Actually, it wasn’t too bad once I worked through how I wanted to load test a GWT app. We have lots of tests for the GUI portion which obviously also test the RPC/server side; but we wanted to really stress test a few RPC paths.
Fortunately, we are not the first. We needed a mechanism to simulate RPC calls and with a little digging (actually, it was pretty hidden in a mess of less than helpful posts), we found a rough and ready class that we used – easier to borrow something than to build from scratch. Here is the project page:
Once we adapted the code to our specific case and removed the app engine stuff, we were good to go with a quick framework that lets us write RPC test cases that look like:
RPCService service =
(RPCService ) SyncProxy.newProxyInstance(RPCService.class,
String result = service.executeRemoteMethod(param1, param2);
We use the SyncProxy to instantiate the RPC service, than call a method on the service interface and wait for the result. That’s my definition of easy to use. The great thing is the test code is synchronized so we don’t have to worry about ansyc calls in the test code and can evaluate the result for correctness immediately.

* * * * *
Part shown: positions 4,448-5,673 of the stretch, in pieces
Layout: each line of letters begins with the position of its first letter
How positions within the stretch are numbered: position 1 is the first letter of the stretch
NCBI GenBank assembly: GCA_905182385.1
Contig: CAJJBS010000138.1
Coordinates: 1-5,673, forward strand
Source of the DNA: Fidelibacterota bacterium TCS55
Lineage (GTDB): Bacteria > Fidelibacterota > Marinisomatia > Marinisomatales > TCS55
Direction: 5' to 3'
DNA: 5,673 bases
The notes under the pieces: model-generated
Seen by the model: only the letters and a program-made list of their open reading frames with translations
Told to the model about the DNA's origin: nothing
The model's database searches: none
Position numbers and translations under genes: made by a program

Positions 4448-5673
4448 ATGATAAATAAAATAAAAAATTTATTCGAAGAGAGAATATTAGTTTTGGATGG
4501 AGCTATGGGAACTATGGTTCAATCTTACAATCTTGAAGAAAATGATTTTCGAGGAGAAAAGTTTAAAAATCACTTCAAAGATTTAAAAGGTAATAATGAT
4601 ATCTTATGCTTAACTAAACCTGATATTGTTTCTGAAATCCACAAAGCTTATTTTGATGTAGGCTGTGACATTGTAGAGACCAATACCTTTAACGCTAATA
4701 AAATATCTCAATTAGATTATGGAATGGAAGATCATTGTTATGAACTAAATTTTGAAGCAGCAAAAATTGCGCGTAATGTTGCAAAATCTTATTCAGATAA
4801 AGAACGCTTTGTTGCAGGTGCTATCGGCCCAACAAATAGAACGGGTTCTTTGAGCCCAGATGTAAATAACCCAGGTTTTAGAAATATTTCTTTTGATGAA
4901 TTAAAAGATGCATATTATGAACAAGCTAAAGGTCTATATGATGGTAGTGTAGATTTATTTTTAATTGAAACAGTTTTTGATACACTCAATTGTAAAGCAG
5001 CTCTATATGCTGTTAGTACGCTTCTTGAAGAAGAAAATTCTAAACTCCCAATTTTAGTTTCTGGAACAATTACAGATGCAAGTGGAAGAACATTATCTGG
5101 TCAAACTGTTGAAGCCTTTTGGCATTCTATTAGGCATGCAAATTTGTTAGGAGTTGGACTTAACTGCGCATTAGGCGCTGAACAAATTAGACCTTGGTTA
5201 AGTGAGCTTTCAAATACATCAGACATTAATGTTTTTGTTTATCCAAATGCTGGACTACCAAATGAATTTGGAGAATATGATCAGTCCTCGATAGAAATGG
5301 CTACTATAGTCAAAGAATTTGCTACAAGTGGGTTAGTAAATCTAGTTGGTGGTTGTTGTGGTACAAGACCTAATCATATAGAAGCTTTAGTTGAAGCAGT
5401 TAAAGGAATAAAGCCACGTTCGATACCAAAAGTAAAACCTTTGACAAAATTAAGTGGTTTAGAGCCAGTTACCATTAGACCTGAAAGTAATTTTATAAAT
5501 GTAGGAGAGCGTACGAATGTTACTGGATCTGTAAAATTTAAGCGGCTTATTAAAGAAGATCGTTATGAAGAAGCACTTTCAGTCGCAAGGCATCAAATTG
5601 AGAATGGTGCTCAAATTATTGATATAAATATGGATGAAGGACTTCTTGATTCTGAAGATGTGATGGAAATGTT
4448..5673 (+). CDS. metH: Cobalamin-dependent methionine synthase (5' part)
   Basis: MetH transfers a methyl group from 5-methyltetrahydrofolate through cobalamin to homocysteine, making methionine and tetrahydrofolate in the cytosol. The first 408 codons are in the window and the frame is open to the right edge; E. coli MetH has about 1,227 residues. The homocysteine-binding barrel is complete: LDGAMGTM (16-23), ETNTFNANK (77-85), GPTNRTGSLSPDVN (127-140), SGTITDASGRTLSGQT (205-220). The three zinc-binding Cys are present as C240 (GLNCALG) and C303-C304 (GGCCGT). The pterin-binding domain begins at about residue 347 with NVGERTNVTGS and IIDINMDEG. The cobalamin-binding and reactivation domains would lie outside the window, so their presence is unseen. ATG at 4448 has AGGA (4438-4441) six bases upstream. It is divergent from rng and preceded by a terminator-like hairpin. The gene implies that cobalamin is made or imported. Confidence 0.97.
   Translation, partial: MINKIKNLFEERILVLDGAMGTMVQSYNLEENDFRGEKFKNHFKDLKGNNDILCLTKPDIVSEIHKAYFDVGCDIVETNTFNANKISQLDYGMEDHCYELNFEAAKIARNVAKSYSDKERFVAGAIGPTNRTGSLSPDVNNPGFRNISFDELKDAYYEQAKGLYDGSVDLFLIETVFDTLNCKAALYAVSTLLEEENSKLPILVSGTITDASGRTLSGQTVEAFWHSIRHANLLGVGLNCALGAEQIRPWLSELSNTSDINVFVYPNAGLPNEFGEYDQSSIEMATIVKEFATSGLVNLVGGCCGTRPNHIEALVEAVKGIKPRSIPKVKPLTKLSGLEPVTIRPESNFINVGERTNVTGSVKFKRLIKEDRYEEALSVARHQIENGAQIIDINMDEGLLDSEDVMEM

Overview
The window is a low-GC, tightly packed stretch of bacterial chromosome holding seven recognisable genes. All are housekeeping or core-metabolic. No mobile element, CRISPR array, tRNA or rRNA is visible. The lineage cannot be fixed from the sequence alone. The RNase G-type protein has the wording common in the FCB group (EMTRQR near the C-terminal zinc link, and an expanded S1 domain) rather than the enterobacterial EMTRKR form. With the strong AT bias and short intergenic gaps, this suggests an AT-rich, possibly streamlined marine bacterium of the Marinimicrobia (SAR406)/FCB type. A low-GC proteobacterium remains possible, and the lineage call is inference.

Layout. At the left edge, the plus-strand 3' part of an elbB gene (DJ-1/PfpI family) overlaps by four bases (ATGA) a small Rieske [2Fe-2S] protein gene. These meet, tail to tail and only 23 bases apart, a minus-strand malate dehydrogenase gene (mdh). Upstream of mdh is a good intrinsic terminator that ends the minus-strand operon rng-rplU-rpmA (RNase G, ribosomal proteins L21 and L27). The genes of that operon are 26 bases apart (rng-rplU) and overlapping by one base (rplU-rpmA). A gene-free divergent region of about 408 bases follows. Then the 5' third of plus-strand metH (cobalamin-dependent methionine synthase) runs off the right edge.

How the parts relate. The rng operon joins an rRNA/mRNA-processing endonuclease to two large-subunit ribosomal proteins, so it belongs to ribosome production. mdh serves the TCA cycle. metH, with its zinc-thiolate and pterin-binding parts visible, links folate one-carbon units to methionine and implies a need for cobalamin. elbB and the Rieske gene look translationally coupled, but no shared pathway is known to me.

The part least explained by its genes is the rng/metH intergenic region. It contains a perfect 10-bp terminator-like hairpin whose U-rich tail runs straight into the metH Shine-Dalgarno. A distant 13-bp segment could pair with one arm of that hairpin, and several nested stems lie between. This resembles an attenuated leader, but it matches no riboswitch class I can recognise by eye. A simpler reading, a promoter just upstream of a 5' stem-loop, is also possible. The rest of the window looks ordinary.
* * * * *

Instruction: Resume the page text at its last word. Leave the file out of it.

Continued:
Next up is to use Apache JMeter to simulate load. This again is relatively easy. By implementing the JavaSamplerClient of JMeter, we can add our test case as a java class that gets executed. There is sample code available – take a look at SleepTest included in the source download.
We did have to modify the source code to add the ability to include the CookieManager in the JavaSamplerClient. This required a bit more digging around and modifying of JMeter but is doable in an hour or so and changes 3-4 JMeter files in the java protocol package. If you want to do this, look at the HTTP protocol package. We did this because our code retrieves cookies via a standard HTTP call first and then calls our java test case which needs to access the cookies. Other than that, we used the stock framework and can easily load test our app.
In fact, with these two pieces (SyncProxy and JavaSamplerClient) we quickly write test cases for the critical parts of our app that we want to load test. That’s my task for next week – yeah!
The great part is after a day of testing different components, our performance and scalability is even greater than what we thought it was (ok we did make one minor change to remove some contention) and we have lots of room for growth with our current architecture.
The only part I couldn’t figure out was how to get JMeter to add our jar files to it’s internal classpath. We tried using the search_paths and user.classpath parameters, but nothing we did seemed to allow JMeter to pickup our jars from a different location. It’s just an annoyance to have to build the components and then move the jars to the ext directory of JMeter. Would be nice if we could get the search_paths parameter working. Oh well, maybe another day.
All in all, it took about a day to become familiar with these tools and write our test cases to cover our most frequently used code paths.